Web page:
Pence asks governors to build confidence in vaccine

Vice President Mike Pence and other federal health officials sought to impress upon governors Monday the importance of boosting confidence in an eventual coronavirus vaccine as President Donald Trump continues to suggest one will be available before the election.

Speaking on a weekly conference call, Pence acknowledged the fraught political climate but said the vaccine conversation should be viewed separatelythough Trump himself has publicly floated the possibility a vaccine is available before Election Day.
I know we’re in an election season. Just as I have over the last seven or eight months, I’m leaving the politics outside,” Pence said on the call.
We are working around the clock to get a safe and effective vaccine available for the American people but what we need is two things: Geen. 1, we need you to be ready to distribute it. Geen. 2, we need you to do your part to build public confidence that it will be a safe and effective vaccine. What we don’t want is people undermining confidence in the process,” hy het bygevoeg.
    Polls have shown the number of Americans willing to take a vaccine once it is available declining. A survey from the Kaiser Family Foundation in September found a majority of Americans, 62%, believe political pressure from the Trump administration will cause the US Food and Drug Administration to rush approval of a coronavirus vaccine before Election Day.
    Pence sought to dispel those concerns with governors — “No corners are going to be cut, ooit,” hy het gesê — and asked Dr. Anthony Fauci, the nation’s top infectious disease specialist, to lay out the vaccine approval process.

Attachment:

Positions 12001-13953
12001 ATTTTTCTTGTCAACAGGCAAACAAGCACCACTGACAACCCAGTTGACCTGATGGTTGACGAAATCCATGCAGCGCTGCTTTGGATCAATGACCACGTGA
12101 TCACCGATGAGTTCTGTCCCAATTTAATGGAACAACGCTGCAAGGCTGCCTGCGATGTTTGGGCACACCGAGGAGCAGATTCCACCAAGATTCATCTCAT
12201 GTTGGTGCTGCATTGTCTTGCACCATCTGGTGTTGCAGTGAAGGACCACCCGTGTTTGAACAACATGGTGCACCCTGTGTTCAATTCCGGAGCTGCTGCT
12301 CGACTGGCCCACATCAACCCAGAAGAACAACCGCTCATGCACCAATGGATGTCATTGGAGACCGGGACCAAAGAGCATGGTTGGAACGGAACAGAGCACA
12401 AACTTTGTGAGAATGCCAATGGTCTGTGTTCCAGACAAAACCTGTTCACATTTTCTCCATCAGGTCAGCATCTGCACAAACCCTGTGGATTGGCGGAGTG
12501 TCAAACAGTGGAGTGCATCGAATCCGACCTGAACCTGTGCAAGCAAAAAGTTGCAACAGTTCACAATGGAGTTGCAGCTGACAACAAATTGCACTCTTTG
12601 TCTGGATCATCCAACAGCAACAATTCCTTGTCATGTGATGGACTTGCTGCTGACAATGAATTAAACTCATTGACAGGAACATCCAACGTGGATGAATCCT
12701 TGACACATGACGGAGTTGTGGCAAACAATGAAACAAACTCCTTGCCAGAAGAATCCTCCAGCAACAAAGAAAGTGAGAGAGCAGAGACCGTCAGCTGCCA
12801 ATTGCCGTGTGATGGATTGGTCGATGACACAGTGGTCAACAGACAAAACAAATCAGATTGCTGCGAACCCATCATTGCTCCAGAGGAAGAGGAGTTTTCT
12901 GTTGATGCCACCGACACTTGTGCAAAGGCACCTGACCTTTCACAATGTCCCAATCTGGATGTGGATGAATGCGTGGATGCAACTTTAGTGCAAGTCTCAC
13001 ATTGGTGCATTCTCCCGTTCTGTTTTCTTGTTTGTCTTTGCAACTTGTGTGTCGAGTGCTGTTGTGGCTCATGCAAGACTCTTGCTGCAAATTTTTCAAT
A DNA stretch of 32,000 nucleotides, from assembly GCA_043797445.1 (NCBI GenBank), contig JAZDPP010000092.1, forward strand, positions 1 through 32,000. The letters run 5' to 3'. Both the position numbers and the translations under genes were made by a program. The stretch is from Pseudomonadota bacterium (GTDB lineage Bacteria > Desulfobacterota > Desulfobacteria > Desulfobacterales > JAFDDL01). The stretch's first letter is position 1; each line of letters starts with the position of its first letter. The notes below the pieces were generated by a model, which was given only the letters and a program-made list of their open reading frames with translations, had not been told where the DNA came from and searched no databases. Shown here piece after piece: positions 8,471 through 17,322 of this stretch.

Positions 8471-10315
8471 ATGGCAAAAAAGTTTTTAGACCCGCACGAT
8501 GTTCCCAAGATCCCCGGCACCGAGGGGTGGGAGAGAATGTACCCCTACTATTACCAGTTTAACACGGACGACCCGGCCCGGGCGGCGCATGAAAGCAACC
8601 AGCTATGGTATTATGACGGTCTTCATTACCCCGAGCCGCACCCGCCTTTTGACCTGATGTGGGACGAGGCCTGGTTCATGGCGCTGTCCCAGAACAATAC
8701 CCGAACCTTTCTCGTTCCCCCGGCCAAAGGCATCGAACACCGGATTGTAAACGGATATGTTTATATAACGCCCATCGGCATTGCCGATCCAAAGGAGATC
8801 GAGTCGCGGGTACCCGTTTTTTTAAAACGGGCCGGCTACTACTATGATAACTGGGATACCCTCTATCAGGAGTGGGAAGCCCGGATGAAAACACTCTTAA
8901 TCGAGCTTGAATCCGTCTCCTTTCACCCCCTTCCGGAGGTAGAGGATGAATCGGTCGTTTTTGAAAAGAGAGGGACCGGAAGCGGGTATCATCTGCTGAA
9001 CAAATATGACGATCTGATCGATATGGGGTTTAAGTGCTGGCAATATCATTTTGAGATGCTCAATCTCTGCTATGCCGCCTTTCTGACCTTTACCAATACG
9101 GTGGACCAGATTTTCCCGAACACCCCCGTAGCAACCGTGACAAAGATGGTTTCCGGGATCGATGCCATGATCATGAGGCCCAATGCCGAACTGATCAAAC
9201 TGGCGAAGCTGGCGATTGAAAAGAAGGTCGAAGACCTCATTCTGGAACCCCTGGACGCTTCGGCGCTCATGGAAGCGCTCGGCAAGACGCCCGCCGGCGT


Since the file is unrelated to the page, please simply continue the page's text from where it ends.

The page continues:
Fauci said multiple advisory panels would be consulted before a vaccine is approved, either for emergency use or a broader approval, and said all the scientific data would be made available for independent review.
    When we say that we feel confident that the process that has been put in place traditionally for making decisions as to the safety and efficacy of a vaccine are in placeand that’s the reason why I have said publicly that I feel confident,” Fauci gesê.
    Dr. Robert Redfield, the director of the US Centers for Disease Control and Prevention, reiterated the appeal to governors to use their platforms to boost confidence in a vaccine.
      I don’t believe that access to the vaccine after the first of the year and into the beginning of the second quarter would be an issue,” hy het gesê, “but I am concerned, as the vice president stressed, about building public confidence.
      Our biggest challenge, and what I would ask the leadership of each of you have, is to build that culture of confidence in vaccination,” he went on. “Once doubt sets in, it’s going to be very hard for us to reverse that in different populations.

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